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Uderground Cities of Cappadocia

Underground Refuges

Of the currently known 36 underground cities of Cappadocia, the ones that are open to visitors are Derinkuyu, Kaymaklı, Özkonak, Mucur, Örentepe, Gümüşkent, Gelveri, Tatlarin, Mazı, and Acıgöl. These settlements were of enormous value to the development of Christianity as they provided the early Christians with shelter and a place to worship. They were in use util the end of the seventh century A.D.. Because they were deserted in the centuries that followed, with the passage of time they were filled with deposits of soil from rain and flooding. Apparently, there are many other underground cities in the region today that have not yet been excavated.

It is not known precisely how long these underground cities resembling giant ant colonies were occupied or by how many people, and any idea on the subject cannot proceed further than guesswork since there is no documentary evidence. However, it is ackowledged that large cities like Derinkuyu and Kaymaklı accommodated a population of approximately 4,000.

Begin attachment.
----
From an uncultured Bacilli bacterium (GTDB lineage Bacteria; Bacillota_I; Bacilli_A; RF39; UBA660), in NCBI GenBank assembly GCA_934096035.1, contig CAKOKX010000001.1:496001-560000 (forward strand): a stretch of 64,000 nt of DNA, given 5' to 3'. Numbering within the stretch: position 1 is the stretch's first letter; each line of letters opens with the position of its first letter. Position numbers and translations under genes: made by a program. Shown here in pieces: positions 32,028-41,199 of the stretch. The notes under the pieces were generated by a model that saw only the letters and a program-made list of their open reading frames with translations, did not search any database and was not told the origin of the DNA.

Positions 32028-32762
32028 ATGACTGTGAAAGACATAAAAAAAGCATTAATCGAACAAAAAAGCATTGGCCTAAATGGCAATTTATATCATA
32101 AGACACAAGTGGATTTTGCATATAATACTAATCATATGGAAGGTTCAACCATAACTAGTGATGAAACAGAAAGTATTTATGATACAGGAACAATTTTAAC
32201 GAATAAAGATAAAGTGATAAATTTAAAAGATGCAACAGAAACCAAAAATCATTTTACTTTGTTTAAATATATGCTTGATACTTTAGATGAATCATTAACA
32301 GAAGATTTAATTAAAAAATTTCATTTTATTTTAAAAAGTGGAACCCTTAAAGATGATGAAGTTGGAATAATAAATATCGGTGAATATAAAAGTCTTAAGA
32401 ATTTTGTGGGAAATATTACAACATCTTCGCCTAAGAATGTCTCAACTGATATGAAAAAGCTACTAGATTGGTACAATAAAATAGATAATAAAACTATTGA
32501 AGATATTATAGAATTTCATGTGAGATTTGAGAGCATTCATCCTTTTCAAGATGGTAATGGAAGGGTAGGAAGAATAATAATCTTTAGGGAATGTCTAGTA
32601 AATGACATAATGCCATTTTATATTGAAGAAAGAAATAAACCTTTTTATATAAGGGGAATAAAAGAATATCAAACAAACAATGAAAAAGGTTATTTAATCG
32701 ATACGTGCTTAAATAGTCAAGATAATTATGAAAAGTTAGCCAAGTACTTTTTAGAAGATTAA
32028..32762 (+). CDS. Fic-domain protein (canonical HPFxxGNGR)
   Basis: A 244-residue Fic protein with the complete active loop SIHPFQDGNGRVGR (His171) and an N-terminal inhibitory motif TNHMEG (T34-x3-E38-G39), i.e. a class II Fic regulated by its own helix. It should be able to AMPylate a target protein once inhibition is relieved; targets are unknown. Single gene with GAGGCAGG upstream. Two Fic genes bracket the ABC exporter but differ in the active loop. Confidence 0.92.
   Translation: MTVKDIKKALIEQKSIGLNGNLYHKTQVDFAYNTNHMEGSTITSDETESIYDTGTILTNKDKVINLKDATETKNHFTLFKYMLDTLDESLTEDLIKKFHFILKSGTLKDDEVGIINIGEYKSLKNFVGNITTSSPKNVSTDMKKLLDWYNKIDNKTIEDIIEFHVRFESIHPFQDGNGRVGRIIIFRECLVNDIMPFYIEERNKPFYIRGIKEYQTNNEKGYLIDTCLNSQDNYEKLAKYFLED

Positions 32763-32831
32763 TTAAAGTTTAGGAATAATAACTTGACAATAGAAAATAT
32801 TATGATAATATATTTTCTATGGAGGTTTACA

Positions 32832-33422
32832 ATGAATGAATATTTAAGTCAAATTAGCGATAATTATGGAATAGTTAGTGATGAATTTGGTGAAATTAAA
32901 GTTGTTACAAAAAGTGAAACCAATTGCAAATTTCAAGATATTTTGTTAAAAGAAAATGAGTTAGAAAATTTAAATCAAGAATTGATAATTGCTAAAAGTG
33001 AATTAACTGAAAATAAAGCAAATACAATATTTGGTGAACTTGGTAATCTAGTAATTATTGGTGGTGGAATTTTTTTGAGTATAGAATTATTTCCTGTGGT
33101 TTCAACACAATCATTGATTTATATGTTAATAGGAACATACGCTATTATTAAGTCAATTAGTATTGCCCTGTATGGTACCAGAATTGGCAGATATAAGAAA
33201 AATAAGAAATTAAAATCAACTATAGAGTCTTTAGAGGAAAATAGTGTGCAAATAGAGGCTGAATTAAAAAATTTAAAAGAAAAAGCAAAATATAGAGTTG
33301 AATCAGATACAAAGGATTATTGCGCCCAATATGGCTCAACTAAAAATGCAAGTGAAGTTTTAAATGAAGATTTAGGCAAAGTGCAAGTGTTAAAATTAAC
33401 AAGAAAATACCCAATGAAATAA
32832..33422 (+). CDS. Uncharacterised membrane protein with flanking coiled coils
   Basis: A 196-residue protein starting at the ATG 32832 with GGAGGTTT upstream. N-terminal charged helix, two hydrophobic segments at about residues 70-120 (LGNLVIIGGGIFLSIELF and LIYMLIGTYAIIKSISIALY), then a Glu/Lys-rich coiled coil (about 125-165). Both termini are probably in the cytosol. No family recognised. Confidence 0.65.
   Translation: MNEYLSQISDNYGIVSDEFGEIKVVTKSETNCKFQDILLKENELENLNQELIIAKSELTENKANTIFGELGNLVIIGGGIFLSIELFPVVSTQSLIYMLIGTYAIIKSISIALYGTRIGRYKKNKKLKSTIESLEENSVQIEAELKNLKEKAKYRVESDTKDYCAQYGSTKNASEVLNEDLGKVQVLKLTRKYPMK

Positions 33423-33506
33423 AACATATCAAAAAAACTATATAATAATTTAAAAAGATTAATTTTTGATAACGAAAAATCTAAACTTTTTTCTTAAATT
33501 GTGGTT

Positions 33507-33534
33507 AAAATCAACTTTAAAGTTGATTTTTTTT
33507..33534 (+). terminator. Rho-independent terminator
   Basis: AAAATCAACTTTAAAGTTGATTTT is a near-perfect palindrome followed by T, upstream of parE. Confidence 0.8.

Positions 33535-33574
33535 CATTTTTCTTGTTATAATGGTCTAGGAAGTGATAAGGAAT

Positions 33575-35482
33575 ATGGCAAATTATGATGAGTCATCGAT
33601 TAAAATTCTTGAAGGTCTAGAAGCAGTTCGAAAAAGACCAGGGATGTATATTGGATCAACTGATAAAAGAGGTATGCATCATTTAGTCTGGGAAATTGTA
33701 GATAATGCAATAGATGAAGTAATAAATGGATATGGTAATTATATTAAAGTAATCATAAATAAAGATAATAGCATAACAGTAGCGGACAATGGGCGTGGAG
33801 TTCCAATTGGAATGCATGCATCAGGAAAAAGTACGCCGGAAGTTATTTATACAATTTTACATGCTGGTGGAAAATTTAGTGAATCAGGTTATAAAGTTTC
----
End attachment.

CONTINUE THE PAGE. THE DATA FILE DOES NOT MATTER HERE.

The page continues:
When the upper and lower floors of Derinkuyu underground city are compared, the upper floors are rough and disorganized in plan, whereas lower floors are planned and supported by columns. This seems to indicate that different people in different ages used these structures.

To construct the underground cities it was necessary to choose points where the volcanic tufa layer was soft and easy to excavate. The south, east and west sides of high hills were chosen for these settlements; because winter months in the region are very cold and snowy. The North faces of the hills were not used. The temperatures of both summer and winter months in the underground cities were reasonable. One of the most important issues in the underground cities was ventilation. To solve this problem, first ventilation shafts 70-80 meters deep were dug, then the galleries and rooms that would constitute the city were excavated.